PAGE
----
Lesson 1

In this lesson, you’ll learn:


  • greetings
  • introductions
  • nationalities
  • professions


  • Personal pronouns
  • The verb ‘be’
  • Instrumental case after ‘be’
  • Y/N questions


Meet the characters from the course. They start working together in Wrocław.




Hi (used also as bye)

Jestem Ania.

I’m Ania.

Dzień dobry.

Good morning / Good afternoon.

Dobry wieczór.

Good evening.


Saying Jestem + your name is the simplest way of introducing ourselves, though it is a bit informal.

Jak masz na imię?

What’s your name?

(literally: What do you have as a name?)

Jak macie na imię?

What are your names?

Ja jestem Ania, a to jest Tomek.

I’m Ania and this is Tomek.

Kto to jest?

Who's that? / Who is it?

To jest Gosia.

That / this is Gosia.

Personal pronouns

Personal pronouns in Polish are used less frequently than in English, German or French. The verb form unambiguously implies the person so the verb does not have to be preceded by a personal pronoun, unless the speaker wants to put emphasis on it.
However personal pronouns are still a vital element of language and it’s absolutely necessary to know them.






he   (inanimate objects also have gender)


she (inanimate objects also have gender)




you (formal when addressing a man)


you (formal when addressing a woman)




you (two or more)


they (men or a mixed group)


they (group consisting only of objects of feminine or neuter gender)


You (formal when addressing two or more people)

OK. It’s time to learn your first verb inflections. As mentioned earlier – verb forms are different for each person. So far you have come across two verbs:  być (to be) and mieć (to have) 


ja jestem

ty jesteś

on / ona / ono jest

my jesteśmy

wy jesteście

oni / one są


After Pan and Pani the third person singular is used

After Państwo the third person plural is used

YES/NO Questions

In Polish, it’s easy to ask questions. The word order of a sentence stays the same – you only indicate that you’re asking a question by intonation. Additionally, the interrogative pronoun CZY can be added at the beginning of a sentence, but it’s usually unnecessary.

Cześć! Jesteś w domu?

Hi! Are you at home?

Jesteś głodny?

Are you hungry?

Nie, dziękuję!

No, thank you!

In the examples below, the characters use the verb ‘to be’ to tell us about their professions:



an architect



a translator/an interpreter



a (female) translator/an interpreter



a secretary



a computer scientist


Jestem architektem.

I’m an architect.

Jestem tłumaczką.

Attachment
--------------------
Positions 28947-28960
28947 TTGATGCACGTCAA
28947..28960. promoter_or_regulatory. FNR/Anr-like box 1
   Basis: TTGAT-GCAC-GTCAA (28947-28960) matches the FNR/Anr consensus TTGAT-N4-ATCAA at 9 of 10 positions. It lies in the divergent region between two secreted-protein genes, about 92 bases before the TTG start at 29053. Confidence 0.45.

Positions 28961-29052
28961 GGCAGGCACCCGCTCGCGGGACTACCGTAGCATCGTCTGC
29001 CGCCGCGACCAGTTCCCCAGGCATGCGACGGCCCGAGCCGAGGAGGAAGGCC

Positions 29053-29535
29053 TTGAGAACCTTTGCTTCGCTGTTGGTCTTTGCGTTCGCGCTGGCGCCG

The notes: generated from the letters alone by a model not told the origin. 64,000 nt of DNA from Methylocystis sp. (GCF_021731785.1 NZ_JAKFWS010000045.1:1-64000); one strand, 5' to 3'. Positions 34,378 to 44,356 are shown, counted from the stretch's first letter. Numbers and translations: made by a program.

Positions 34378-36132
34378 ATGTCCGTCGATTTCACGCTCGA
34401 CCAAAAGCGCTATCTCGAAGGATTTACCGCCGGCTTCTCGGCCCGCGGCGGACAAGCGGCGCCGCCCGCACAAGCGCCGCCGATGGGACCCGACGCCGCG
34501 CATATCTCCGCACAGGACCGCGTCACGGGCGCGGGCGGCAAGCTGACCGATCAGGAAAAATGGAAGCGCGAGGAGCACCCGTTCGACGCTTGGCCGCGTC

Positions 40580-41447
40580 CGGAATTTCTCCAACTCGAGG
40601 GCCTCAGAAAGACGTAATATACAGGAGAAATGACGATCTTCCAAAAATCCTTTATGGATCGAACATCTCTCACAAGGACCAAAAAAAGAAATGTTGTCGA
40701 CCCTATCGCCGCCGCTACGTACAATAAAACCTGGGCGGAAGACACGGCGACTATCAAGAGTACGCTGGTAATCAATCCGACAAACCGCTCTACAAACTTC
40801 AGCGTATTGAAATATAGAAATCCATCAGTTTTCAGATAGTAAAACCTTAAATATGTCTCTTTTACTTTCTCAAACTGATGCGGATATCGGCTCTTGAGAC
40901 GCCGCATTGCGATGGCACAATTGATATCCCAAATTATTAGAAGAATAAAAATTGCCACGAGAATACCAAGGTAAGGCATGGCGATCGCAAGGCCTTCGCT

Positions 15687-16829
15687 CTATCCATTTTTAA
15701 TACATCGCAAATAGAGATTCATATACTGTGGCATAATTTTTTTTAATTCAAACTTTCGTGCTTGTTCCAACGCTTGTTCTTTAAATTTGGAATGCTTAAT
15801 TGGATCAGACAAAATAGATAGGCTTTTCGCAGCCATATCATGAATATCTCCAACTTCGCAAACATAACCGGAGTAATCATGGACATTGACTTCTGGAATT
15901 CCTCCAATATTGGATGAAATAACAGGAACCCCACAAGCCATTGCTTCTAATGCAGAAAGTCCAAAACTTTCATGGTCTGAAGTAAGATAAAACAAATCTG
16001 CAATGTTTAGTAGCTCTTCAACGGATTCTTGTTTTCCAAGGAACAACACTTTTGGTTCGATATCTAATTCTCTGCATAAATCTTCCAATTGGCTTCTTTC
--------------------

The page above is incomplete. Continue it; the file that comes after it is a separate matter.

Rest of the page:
I’m a translator.

Jestem sekretarką.

I’m a secretary.

Jestem informatykiem.

I’m a computer technician.



Take the test below and learn more professions:


You may have noticed that the nouns indicating professions change after the verb ‘jestem’. Even for those who speak a language that has cases (as in German), it might be hard to grasp that we inflect nouns even after the verb BE. Well, you just have to put up with it. German has only 4 cases, Polish has 7. Yes. It might be challenging, but we are sure you like challenges and you’ll cope with it successfully. Furthermore, remember that perfect grammatical accuracy is not your aim at the beginning.

Ladies and gentlemen, let me introduce the instrumental case. We use it after the verb be (when mentioning profession or nationality)

Jestem lekarzem. (I’m a doctor).

On jest Francuzem. (He’s French.) 

! Note that in Polish nous are used to talk about nationality, not adjectives as in English (literally: He’s a Frenchman).

Read more in the separate article about the instrumental case.


Female forms

No natural language is logical or consistent. Polish is no exception and can bevery inconsistent about creating feminine forms for professions. In most cases, the feminine form may be created by adding -KA to the masculine form 

nauczyciel - nauczycielka
policjant - policjantka 

but generally it is acceptable to use masculine forms when talking about a woman’s profession. 

Sometimes, the feminine forms sound awkward and are not widely used; sometimes, they are impossible to create. If you are beginner, it is quite safe to always use masculine forms. But remember – this applies to professions, not to nationalities, when feminine forms must always be used for women. 

Francuz – Francuzka